Wednesday, 14 March 2012

Double book review: 'Once more with feeling' and 'For richer, for poorer'

It feels like years since I last did a book review on this blog, and for good reason: it has been years. I have been reading just as much as ever, but few books have either impressed, interested or annoyed me enough to encourage me to write a review.

However on Valentine's Day Sencan gave me Victoria Coren's latest tome, 'For richer, for poorer'. For those who do not know her, Victoria Coren is the rather astoundingly gorgeous and hyper-intelligent presenter of the best quiz show on TV, 'Only Connect'. But this is only one of the strings in her bow for, as this book shows, she is also a rather good poker player. (*)

In it, the author describes how she first got interested in poker by watching her elder brother play, of how she started going to rather dubious clubs in order to play various games before settling on poker. She manages to break through her inherent shyness and develops friendships and even relationships with her fellow players. As a woman in a very male world of dodgy geezers she is an obvious outsider, and yet she is eventually accepted as a player. Not just that, but a good player.

The book (and the author's experience of poker) cover an interesting period - she first plays poker in clubs that seem rather dive-like, and her descriptions of them are coloured by her love of the places. But around the turn of the millennium poker starts to get televised, and then explodes on the Internet. Suddenly players are travelling to tournaments all over the world, have blogs and even sponsorship. First celebrities turn up, then bone-fide stars, all wanting to be part of the action. An underground activity heavy with threat and darkness has suddenly become popular and mainstream. In the end all her poker-playing friends are roaming the world, playing tournaments and winning - and losing - fortunes.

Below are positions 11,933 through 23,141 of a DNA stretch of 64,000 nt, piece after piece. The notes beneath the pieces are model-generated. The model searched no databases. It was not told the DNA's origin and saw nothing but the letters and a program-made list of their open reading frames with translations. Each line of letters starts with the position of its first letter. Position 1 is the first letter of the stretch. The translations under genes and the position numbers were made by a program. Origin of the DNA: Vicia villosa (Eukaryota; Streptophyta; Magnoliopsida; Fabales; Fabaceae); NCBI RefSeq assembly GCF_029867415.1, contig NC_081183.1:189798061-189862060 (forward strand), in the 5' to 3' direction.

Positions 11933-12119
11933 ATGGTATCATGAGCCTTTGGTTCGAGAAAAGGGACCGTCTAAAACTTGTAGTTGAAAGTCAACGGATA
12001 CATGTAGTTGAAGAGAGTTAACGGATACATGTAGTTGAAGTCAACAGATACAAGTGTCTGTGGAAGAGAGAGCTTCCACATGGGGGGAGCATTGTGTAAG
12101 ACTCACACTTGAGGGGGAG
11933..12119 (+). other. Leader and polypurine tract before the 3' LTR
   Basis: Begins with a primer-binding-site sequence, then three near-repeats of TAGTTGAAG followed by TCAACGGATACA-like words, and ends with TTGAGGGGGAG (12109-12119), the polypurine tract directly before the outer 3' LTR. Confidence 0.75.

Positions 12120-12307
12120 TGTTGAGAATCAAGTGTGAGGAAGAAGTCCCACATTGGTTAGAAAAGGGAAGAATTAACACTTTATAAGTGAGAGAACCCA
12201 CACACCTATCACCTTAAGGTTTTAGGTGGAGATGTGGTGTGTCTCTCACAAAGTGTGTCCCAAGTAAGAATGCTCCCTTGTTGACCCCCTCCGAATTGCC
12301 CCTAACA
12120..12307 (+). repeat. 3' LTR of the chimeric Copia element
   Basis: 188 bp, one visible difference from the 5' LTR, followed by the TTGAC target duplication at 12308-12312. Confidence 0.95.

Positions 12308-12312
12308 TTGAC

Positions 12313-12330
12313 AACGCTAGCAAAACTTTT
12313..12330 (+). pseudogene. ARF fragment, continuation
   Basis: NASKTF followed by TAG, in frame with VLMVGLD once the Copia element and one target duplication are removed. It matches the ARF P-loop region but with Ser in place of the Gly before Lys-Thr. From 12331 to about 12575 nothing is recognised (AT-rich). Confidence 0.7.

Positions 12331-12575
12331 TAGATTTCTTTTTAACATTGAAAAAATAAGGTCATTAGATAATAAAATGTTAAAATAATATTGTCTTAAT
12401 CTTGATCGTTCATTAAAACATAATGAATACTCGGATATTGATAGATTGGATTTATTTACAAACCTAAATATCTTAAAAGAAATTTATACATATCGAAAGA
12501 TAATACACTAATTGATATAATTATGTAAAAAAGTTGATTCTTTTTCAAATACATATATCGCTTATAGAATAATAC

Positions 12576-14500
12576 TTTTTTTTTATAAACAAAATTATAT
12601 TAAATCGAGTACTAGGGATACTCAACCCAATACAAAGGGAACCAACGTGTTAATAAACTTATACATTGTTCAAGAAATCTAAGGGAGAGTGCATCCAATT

She is very clear that she is an addict; she started playing various gambling games but found that she had a fondness and, rarely, a skill for playing poker. Like all addicts, she seems to feel that changing from one type of addiction to another is in some ways an improvement, that she in some ways won a victory by changing from blackjack to poker.

It is an honest book - at times brutally so. It is partly an autobiography, but a biography viewed through the distorting prism of poker. It is obvious she did not enjoy her schooldays, but even these stories are related through poker anecdotes. Even the death of her father - who she obviously loves to an immense degree - is described through that same poker prism. When she needs two Jewish men to say prayers at her dad's funeral, who does she turn to except for her poker-friends?

This is not the first of Victoria Coren's books that we have read. A few years ago she wrote a book, 'Once more with feeling', where she and an old university friend Charlie Skelton attempt to do the seemingly impossible. As the subtitle says: 'How we tried to make the greatest porn film ever'. In it they set out to learn enough about the industry to create a brilliant non-exploitative porn film. Sometimes it is a funny read, at others depressing; but it is always an insightful look at a dark, hidden world. Needless to say, the biggest problem they have is making the film non-exploitative: everyone seems to exploit each other. Agents exploit artists and artists exploit other artists. Some of the pictures are rather interesting as well, especially if you want to know how porn stars remove an excess of lube...